NATIONAL CENTER FOR CASE STUDY TEACHING IN SCIENCE

Page 1“A Devil of a Disease” by Macuk, Moser, Tockes, and Johnson

A Devil of a Disease by Dylan P. Macuk, William J. Moser, Kaleigh A. Tockes, and Keith A. Johnson Department of Biology Bradley University, Peoria, IL

NATIONAL CENTER FOR CASE STUDY TEACHING IN SCIENCE

Figure 1. Comparison of a normal Tasmanian Devil (left) to an animal showing a facial tumor (right). (Images used with permission of “Save the Tasmanian Devil Program,” http://www.tassiedevil.com.au/tasdevil.nsf.)

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Part I –

The Mystery In 1996, field researchers first noticed small, soft tissue lesions occurring on the face and heads of Sarcophilus harrisii, a spirited creature better known as the Tasmanian devil (Hawkins et al., 2006). Tasmanian devils are endemic to Tasmania, an island off the coast of Australia.

Tasmanian devils are small marsupials weighing on average 10 kg (McGlashan et al., 2006) with an average life expectancy of 7–10 years. Male devils are generally larger than their female counterparts and are very aggressive. For example, during mating season males will often rip off chunks of flesh from each other’s faces as they vie for mates (McCallum et. al., 2009).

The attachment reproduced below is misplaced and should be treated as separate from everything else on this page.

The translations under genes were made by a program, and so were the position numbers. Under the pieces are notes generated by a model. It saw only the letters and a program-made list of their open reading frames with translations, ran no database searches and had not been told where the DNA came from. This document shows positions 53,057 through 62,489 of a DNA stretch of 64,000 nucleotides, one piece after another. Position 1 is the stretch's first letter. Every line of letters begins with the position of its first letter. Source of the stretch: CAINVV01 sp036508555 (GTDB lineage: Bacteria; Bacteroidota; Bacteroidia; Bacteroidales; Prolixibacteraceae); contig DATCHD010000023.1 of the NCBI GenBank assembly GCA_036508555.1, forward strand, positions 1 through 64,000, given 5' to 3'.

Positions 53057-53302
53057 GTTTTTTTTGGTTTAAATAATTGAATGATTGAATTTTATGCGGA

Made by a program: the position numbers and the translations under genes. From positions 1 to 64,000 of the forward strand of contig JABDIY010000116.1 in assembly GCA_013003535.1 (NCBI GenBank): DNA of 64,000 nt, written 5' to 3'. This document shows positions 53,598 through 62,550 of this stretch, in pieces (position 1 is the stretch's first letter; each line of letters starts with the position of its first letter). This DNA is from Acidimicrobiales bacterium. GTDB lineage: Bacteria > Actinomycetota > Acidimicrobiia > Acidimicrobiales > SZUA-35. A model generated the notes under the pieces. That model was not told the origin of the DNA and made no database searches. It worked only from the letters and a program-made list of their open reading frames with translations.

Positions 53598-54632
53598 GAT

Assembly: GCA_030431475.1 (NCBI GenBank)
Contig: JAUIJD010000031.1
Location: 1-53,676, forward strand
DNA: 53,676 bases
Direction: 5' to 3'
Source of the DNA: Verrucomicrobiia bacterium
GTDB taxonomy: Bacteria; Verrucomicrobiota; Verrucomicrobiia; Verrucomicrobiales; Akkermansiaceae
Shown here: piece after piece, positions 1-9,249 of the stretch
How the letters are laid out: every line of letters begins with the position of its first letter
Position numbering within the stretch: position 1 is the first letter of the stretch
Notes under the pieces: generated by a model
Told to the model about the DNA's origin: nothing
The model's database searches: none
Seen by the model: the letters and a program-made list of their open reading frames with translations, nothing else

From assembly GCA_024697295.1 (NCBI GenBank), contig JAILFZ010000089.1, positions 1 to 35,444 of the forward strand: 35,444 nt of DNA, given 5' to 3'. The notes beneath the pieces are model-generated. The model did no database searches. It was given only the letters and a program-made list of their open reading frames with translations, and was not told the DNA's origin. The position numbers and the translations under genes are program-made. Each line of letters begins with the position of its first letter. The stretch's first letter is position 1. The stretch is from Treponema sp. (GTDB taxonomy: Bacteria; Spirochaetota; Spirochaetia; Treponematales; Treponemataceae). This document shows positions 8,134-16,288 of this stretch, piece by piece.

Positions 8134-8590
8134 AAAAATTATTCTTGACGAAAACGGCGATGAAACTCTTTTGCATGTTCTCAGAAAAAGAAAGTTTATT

Similarity between Devils

Devils are genetically similar due to eradication efforts during the 19th century until the species was protected in 1941, followed by generations of inbreeding. There appears to be some genetic diversity between devils on different sides of the island. O’Neill (2010) and Siddle et al. (2010) correlate this genetic inbreeding with the increased homogeneity of immune-related major histo-compatibility complex (MHC) among devils.

The MHC loci control the recognition of self and non-self in species such as the Tasmanian devil and humans through the production of cell recognition proteins on cells involved in immunity. This homogeneity suggests that the MHC loci are more uniform and would restrict the organism from recognizing a large number of potential pathogens or foreign cells.